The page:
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Modular Buildings, SmartBuild, KES Group

Modular buildings not only provide a flexible solution but are also an inexpensive and relatively portable way to construct interior spaces. But as with any other type of construction, they come with a host of regulations. Here we look at some of the building regulations that may be required. 

Planning Permission For Modular Buildings

All modular buildings have to go to the planning process before installation. This rule applies for any structure that you construct that will stand for more than 28 days. 

Modular buildings, therefore, often require just as much planning as a regular building constructed traditionally.

Building Regulations 2010

Building Regulations 2010 is a set of rules from the government that updates the former Building Regulations 2006. The new regulations say that companies must seek approval if they plan on building a new building (including modular buildings) or want to make a change to an existing building. For instance, they must seek approval to do things like put in air-conditioning systems, rip out bathroom electrics, or replace roof coverings on a flat roof. 

Building Regulations, therefore, are different from planning permission. In planning permission, planning officers decide whether you can go ahead with your build based on how it will affect other people in the local community. Building regulations, on the other hand, refer to the methods that you use to construct the modular building itself, and whether it is safe. They are, therefore, a set of standards to which you must adhere, once planning grant permission for work to begin. 

Fire Exits

Just as with regular buildings, modular buildings must comply with fire exit regulations. All modular buildings must have easy-to-access exits in the event of the fire to safely evacuate people from a burning building.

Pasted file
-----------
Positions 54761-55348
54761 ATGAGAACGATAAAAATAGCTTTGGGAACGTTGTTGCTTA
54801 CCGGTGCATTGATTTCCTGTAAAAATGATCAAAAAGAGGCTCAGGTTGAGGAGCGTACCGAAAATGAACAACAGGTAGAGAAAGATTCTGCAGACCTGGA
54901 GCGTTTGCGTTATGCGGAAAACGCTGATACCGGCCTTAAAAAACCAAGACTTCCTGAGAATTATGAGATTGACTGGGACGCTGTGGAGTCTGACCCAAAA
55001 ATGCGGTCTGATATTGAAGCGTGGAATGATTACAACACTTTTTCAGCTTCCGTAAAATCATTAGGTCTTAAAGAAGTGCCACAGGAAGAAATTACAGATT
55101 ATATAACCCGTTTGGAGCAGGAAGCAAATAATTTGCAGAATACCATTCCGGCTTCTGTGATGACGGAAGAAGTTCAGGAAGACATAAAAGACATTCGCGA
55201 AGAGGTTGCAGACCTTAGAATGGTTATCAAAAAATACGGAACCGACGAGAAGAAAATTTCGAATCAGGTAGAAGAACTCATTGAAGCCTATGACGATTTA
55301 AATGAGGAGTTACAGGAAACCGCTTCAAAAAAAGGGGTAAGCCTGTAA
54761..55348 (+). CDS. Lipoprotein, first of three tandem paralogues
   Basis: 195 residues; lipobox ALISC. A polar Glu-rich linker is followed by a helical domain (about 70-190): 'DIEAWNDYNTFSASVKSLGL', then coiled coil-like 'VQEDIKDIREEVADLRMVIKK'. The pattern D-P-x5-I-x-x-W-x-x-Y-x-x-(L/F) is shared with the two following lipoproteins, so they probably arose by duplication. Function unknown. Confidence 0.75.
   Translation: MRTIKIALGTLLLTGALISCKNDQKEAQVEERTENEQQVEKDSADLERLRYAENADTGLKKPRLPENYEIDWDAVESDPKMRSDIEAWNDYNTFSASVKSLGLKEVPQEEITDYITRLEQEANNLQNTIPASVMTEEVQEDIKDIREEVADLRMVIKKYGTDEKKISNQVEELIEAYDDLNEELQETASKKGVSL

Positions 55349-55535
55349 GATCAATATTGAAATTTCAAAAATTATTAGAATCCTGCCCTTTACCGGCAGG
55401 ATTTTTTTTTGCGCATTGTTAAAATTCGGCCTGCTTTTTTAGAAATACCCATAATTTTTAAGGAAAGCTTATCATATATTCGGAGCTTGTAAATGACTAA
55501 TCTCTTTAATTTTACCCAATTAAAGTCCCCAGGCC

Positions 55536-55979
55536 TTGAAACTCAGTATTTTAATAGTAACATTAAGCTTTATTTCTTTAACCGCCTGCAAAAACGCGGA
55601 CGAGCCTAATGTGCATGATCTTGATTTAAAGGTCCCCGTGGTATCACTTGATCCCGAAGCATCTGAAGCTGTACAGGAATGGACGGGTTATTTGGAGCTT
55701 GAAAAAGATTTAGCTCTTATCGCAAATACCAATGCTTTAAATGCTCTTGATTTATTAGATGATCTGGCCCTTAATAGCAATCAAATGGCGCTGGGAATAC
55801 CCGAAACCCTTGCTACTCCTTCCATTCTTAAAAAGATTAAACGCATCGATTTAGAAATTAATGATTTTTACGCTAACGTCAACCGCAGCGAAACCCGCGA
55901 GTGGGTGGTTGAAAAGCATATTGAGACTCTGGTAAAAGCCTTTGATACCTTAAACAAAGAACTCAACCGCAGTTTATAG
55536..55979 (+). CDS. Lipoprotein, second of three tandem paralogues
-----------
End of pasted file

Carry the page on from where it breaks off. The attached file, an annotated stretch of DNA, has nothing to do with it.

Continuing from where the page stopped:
Just as with regular buildings, modular buildings have to abide by ventilation regulations set out in the Building Regulations 2010. These regulations state that modular buildings must extract water vapour from bathrooms, utility rooms and kitchens before it is generally widespread. The same applies to pollutants. The rules also state that any ventilation you install must provide a minimum supply of fresh air to any internal occupants.

Energy Efficiency

The Building Regulations 2006 provided energy-efficiency criteria for builders. Since then, the Building Regulations 2010 have increased the energy efficiency standards by 25 per cent. 

Fire Detection And Alarms

The Building Regulations 2010 II B1 state that all modular buildings must provide fire alarm systems of some kind, alongside detailed specifications of the fire strategy of the building. It also states that the means of raising the alarm should be simple and that people should understand what it means. In practice, this means having an alarm that sounds like a siren. The precise way in which you must apply fire detection and alarm systems depend not on the modularity of the building, but its classification. 

Understanding building regulations is vital to the success of any project. When companies do not understand how they apply to modular buildings, they can find themselves having to make costly changes to the design. Sometimes, the authorities will demand that you demolish the building and install one that meets the standards assigned by the law.

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